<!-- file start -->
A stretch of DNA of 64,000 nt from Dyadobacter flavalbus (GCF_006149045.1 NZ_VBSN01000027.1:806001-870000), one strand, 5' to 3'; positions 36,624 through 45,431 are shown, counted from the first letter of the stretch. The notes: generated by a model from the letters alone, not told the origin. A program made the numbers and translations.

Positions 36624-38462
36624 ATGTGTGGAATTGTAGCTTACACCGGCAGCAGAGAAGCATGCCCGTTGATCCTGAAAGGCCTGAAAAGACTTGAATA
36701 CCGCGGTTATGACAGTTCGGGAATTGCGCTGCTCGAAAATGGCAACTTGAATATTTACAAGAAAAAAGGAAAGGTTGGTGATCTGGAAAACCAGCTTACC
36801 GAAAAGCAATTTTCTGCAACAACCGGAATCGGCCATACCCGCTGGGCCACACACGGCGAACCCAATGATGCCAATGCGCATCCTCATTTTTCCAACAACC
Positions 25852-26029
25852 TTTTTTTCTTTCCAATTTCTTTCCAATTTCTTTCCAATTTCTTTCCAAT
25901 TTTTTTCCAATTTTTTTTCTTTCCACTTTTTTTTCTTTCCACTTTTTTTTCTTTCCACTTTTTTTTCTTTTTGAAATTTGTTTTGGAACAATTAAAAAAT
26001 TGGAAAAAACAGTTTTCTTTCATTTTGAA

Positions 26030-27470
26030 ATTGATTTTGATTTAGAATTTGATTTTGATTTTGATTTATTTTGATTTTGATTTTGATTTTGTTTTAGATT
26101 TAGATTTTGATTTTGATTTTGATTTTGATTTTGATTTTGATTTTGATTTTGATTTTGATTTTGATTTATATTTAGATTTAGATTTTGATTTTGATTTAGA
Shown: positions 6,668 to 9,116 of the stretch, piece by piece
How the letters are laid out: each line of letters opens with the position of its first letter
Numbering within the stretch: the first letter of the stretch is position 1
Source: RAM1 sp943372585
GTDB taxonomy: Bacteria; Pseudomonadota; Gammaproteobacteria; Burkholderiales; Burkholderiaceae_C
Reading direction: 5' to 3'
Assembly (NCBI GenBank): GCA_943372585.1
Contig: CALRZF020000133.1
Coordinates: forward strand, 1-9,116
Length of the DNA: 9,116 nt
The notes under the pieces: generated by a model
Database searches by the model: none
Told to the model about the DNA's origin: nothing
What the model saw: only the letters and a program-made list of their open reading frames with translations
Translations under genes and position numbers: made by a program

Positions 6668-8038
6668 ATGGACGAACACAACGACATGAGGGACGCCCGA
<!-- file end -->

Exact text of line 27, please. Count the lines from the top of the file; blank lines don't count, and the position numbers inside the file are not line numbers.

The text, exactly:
Translations under genes and position numbers: made by a program